Don’t Ignore Their Feedback

If you’ve been on a few job interviews and didn’t get offers, there is a good chance those employers touched base with your recruiter. Your recruiter’s feedback will come out of those conversations. Ignoring that advice only hurts your chances of getting future offers from potential employers.

Don’t Complain

Have you ever dealt with a coworker who complains all the time? It’s tedious and makes you want to avoid that person whenever possible. If all you do is complain to your recruiter, they’ll feel the same way about you.

Treat Recruiters Like Potential Employers

The safest bet when working with a recruiter is to treat that person like you would a potential employer. Focus on behaving professionally but keep sensitive information private. You’d never tell a potential employer you’d work for less or plan on quitting in two years, so don’t tell your recruiter. By approaching your recruiter this way, you arm them to present you to employers in the right light.

Are you tired of tackling the job search process by yourself? Let Gallman Consulting guide you into the right interview with the right company.

Interviewing During the Coronavirus Outbreak

As a recruiter for the past 20 years I have experienced some interesting challenges – COVID 19, being the latest.  We are being bombarded with news (some fake news) and some very serious concerns are being raised.  For Gallman Consulting – The safety and well-being of our Staff is paramount to us.  Therefore, we have advised them how to take care of themselves, protect others, and monitor the latest developments per the U.S. Centers for Disease Control and Prevention.

But….    WE ARE WORKING!!!    We are staying in touch with clients and continuing to provide our expert services.  

For clients who are especially concerned about face to face / onsite interviews, we recommend the following:

  • Do a more in-depth phone interview before bringing potential candidates into your facility / offices
  • Consider a Skype / Zoom or any number of virtual interview systems that are available.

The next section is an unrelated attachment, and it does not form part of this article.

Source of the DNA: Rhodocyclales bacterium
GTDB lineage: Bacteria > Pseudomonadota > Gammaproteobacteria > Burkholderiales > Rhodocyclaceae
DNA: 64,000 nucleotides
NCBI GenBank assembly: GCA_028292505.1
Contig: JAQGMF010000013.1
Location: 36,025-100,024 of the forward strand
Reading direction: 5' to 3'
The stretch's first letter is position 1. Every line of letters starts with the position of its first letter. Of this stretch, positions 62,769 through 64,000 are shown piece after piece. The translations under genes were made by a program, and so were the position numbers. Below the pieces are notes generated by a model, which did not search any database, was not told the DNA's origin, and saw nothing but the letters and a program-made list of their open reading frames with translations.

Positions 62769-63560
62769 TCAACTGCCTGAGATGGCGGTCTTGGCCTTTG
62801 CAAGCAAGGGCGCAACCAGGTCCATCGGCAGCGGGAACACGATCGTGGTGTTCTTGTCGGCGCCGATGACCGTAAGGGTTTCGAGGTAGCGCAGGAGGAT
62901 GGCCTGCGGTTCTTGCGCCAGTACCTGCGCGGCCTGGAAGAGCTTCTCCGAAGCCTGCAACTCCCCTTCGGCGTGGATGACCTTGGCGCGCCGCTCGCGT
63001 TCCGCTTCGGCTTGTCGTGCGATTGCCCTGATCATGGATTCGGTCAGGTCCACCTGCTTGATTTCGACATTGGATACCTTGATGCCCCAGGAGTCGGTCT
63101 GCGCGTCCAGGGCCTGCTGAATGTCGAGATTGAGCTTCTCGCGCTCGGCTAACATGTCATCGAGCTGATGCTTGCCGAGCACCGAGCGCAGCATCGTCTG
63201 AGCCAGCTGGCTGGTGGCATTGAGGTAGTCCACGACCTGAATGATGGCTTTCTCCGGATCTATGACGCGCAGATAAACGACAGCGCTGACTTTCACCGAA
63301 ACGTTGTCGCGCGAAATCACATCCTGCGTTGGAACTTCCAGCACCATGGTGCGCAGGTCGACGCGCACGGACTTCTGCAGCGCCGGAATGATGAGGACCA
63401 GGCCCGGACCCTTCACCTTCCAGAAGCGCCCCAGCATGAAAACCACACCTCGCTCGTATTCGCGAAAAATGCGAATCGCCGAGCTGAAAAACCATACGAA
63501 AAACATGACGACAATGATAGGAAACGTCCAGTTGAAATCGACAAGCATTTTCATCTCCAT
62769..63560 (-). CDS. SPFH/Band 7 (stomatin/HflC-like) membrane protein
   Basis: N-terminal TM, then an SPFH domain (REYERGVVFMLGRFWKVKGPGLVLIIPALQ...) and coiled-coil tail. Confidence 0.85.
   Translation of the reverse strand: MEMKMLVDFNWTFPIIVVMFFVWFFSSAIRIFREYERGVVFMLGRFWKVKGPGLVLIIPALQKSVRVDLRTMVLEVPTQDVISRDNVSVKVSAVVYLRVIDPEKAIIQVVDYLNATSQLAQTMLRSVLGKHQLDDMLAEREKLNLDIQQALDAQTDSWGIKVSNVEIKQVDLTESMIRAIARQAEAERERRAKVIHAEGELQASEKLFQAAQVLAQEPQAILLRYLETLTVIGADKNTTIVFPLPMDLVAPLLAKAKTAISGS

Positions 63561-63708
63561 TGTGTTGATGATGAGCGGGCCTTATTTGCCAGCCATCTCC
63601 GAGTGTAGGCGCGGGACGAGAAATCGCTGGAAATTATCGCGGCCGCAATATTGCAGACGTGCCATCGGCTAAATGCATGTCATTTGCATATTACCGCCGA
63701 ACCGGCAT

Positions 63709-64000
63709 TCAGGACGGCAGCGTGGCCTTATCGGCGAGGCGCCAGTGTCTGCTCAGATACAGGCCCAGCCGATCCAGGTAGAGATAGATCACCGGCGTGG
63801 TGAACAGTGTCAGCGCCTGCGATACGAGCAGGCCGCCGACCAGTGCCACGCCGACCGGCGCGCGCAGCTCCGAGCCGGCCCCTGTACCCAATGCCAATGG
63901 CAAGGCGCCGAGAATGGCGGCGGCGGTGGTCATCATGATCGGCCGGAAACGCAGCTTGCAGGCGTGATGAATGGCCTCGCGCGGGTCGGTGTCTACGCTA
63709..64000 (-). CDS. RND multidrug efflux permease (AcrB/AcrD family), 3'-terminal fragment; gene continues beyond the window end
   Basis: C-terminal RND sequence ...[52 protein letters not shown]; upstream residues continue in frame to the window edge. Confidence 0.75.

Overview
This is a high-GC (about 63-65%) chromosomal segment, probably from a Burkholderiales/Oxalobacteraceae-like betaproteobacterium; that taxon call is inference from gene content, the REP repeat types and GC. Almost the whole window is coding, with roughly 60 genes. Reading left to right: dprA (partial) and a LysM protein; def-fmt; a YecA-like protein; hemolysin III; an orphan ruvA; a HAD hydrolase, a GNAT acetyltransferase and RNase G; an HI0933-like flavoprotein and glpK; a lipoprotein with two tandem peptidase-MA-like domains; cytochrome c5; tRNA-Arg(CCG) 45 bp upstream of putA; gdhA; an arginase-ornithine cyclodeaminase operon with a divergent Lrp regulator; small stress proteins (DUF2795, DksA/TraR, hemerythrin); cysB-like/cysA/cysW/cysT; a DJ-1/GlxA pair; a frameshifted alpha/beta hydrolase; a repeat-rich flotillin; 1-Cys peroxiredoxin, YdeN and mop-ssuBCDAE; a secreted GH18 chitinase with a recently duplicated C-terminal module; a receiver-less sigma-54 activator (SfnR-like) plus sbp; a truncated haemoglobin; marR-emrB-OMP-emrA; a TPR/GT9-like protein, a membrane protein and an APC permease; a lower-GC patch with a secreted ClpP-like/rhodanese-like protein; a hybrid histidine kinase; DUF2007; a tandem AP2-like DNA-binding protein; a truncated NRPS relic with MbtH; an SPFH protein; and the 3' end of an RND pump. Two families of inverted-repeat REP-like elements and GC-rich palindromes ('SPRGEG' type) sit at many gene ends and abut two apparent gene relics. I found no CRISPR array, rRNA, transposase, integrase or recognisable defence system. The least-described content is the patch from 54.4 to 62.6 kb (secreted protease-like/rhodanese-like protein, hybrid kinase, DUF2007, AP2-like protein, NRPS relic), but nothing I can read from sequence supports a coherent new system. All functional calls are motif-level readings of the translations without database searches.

If a face to face interview becomes necessary, we will check with the candidates to find out if the following applies to them:

  • Traveled outside of the US in the last month.
  • Had contact with someone else who has traveled outside of the US in the last month.
  • Had contact with someone who has the coronavirus.

You can ask these same questions when a candidate arrives for an interview, and even have them sign a form to verify the above.  Of course – it is a good idea to have hand sanitizer available on the premises. We can also ask the candidate if they are willing to wear a face mask if you prefer.

Gallman Consulting is ready to assist you in navigating this public health challenge and furthering the well-being of all employees.  We remain available to service your needs.  Our contingency plans ensure our internal processes will continue without interruption and you will have the candidates you need to fill your open positions.

We are in this together!

Best Regards,

Georgette
TE BU0901

Georgette Sandifer
Senior Director of Placement
Phone: 803-744-3304
gsandifer@gpsjobs.net
www.gallman-consulting.com

Common Resume Mistakes You Need To Avoid

Your resume is the first and often the last thing a hiring manager sees about you. That means you must do everything in your power to avoid getting screened out at the resume review stage of the process. To that end, here are five of the most common resume mistakes you should avoid at all costs.

1. Typos and Grammar Errors

Typos and grammar errors are one of the easiest mistakes to fix. That’s the reason why leaving any on your resume is one of the fastest ways to get cut from consideration. Take advantage of spellcheck and grammar checking features in word processing programs to catch obvious errors. Next, print out a copy and read it out loud to yourself. Seeing it on paper and hearing it can help you spot any lingering mistakes. After that, get someone you trust to read it over and look for errors.